Fall in love with flowers

Celebrating 60 years of the Indo-Japanese ties, the Hyderabad chapter of Ikebana International, held ‘Shastika’ (meaning 60th), a one-day Ikebana flower arrangement exhibition on Tuesday. Inau

Published: 14th March 2012 12:16 AM  |   Last Updated: 16th May 2012 06:35 PM   |  A+A-


Celebrating 60 years of the Indo-Japanese ties, the Hyderabad chapter of Ikebana International, held ‘Shastika’ (meaning 60th), a one-day Ikebana flower arrangement exhibition on Tuesday. Inaugurated by Takayuki Kitagwa, deputy Consul General, Japanese Consulate Chennai and Chandana Khan, principal secretary of tourism, government of AP, the expo also celebrates 15 years of the Hyderabad chapter’s inception.

The Display

About 66 creations were on display at the venue, denoting one for each member of the organisation. Expressing her pleasure over the launch, Rekha Reddy, president, Ikebana International, Hyderabad chapter says, “I am so happy with the way the exhibition has turned out. I have always enjoyed the art form and it has been gaining a lot of popularity in the city lately.” A few of Rekha Reddy’s creations were also displayed at Hussain’s Cineghar.

The art of Ikebana

Explaining more on the concept of Ikebana, Anisha Tandon, editor of Floral Pearl, Ikebana International’s newsletter and an enthusiast of Ikebana, says, “Ikebana is the Japanese art of flower arrangement and historically has been the pursuit of Buddhist priests, noblemen and samurai. Buddhist monks initially started off with this concept as a part of their offerings to their God. Then slowly it evolved into what we call today as Ikebana.”

Foliage of any kind can be used to create Ikebana which is unique to Japan, yet beautiful.

Relating Ikebana to one’s life and experiences, Anisha explains, “The full blown flower, the half open bud and the tight bud may be used to symbolize past, present and future, and the eternal processes of the universe as a whole. It attaches great importance to the seasons, evoking moods or memories and expresses them in the arrangements.”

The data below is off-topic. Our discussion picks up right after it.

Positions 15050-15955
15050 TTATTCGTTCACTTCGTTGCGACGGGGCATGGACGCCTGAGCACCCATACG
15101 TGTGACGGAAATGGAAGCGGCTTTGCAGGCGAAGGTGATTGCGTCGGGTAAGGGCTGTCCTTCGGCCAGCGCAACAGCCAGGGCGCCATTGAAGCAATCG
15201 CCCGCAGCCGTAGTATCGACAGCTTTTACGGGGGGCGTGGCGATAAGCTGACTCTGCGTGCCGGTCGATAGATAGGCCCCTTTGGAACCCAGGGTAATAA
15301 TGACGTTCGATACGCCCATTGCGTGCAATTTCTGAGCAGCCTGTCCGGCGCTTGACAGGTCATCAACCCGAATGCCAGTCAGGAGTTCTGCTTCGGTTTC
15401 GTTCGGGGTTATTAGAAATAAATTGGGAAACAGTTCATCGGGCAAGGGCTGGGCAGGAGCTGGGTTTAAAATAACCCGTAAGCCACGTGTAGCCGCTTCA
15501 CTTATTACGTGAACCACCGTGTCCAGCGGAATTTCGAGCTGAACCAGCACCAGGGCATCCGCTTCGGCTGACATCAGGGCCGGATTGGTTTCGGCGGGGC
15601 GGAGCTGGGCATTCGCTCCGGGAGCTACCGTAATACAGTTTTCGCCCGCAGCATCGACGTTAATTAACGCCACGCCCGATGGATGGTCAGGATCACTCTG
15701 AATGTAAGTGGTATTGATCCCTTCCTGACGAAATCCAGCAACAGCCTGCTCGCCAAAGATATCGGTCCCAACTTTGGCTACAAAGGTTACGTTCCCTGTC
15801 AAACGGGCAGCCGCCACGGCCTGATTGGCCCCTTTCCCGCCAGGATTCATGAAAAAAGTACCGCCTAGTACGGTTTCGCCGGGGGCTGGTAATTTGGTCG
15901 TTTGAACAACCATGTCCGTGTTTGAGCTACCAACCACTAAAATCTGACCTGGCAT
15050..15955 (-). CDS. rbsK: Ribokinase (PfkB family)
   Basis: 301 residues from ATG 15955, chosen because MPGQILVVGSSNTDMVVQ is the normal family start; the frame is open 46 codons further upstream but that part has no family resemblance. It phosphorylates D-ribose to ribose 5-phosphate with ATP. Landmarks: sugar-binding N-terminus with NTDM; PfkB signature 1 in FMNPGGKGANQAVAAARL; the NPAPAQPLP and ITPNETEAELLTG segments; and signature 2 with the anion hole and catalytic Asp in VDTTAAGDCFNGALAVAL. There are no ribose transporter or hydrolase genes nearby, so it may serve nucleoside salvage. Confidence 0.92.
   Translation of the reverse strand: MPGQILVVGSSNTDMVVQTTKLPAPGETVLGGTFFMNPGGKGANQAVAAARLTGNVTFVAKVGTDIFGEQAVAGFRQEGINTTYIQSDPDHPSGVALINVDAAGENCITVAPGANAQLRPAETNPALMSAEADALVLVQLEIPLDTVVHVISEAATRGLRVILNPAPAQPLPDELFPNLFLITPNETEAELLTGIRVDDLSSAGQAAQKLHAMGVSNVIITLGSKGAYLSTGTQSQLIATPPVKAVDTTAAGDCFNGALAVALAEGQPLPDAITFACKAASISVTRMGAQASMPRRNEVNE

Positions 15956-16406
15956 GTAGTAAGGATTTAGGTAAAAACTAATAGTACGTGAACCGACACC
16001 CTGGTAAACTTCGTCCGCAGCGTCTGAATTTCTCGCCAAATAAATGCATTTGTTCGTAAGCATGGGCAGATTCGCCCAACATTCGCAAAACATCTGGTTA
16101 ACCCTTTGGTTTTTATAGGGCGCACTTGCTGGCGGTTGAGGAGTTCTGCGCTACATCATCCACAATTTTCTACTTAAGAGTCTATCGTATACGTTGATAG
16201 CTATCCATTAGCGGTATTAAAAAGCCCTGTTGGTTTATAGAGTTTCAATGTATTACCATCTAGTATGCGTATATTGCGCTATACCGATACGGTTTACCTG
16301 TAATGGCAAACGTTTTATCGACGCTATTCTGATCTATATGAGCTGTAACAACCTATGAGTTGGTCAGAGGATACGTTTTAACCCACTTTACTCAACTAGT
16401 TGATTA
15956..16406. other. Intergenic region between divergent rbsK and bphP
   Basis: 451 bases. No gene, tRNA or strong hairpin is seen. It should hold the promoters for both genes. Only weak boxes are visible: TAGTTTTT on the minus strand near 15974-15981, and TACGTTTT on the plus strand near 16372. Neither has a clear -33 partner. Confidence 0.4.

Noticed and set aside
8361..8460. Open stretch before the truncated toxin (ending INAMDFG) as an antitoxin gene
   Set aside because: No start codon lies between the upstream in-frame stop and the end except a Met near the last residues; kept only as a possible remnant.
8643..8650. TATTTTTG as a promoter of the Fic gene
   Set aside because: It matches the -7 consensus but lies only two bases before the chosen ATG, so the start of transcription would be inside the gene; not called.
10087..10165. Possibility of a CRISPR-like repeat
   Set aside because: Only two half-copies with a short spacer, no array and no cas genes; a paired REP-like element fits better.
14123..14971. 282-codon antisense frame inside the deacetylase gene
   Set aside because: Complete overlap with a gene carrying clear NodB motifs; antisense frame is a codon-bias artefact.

Ikebana is different from the regular flower arrangement in a few aspects, as is its asymmetrical in form and the use of empty space is an essential feature of its composition. A sense of harmony among the materials - the container and the setting - is also crucial.

Vijaya Durga, a member of Ikebana International for over six years now believes in the same. Seven of her creations were on display at the exhibition. “It is like meditation for me. I don’t have a tab on time when I am working with flowers. I have fallen in love with nature in these six years and everything I look around has a new view to it.” Talking more on the maintenance and the management of her garden, she says, “It does not feel like much an effort if you love the art. I spend about an hour everyday and a little more time on the weekends. You just need to fall in love with them.”

Learning the craft

A few popular Ikebana schools like The Ohara School, Ikenobo School, Sogetsu School of Ikebana, conduct Ikebana certificate courses globally. The art form can be followed and adapted by people according to their local availability of material, containers and culture. One starts off as a beginner, then moves on to the advanced level, after which they have to finish two levels of assistant teachership, then an instructor and a master and ultimately become a grand master.

Stay up to date on all the latest Hyderabad news with The New Indian Express App. Download now
(Get the news that matters from New Indian Express on WhatsApp. Click this link and hit 'Click to Subscribe'. Follow the instructions after that.)


Disclaimer : We respect your thoughts and views! But we need to be judicious while moderating your comments. All the comments will be moderated by the newindianexpress.com editorial. Abstain from posting comments that are obscene, defamatory or inflammatory, and do not indulge in personal attacks. Try to avoid outside hyperlinks inside the comment. Help us delete comments that do not follow these guidelines.

The views expressed in comments published on newindianexpress.com are those of the comment writers alone. They do not represent the views or opinions of newindianexpress.com or its staff, nor do they represent the views or opinions of The New Indian Express Group, or any entity of, or affiliated with, The New Indian Express Group. newindianexpress.com reserves the right to take any or all comments down at any time.

flipboard facebook twitter whatsapp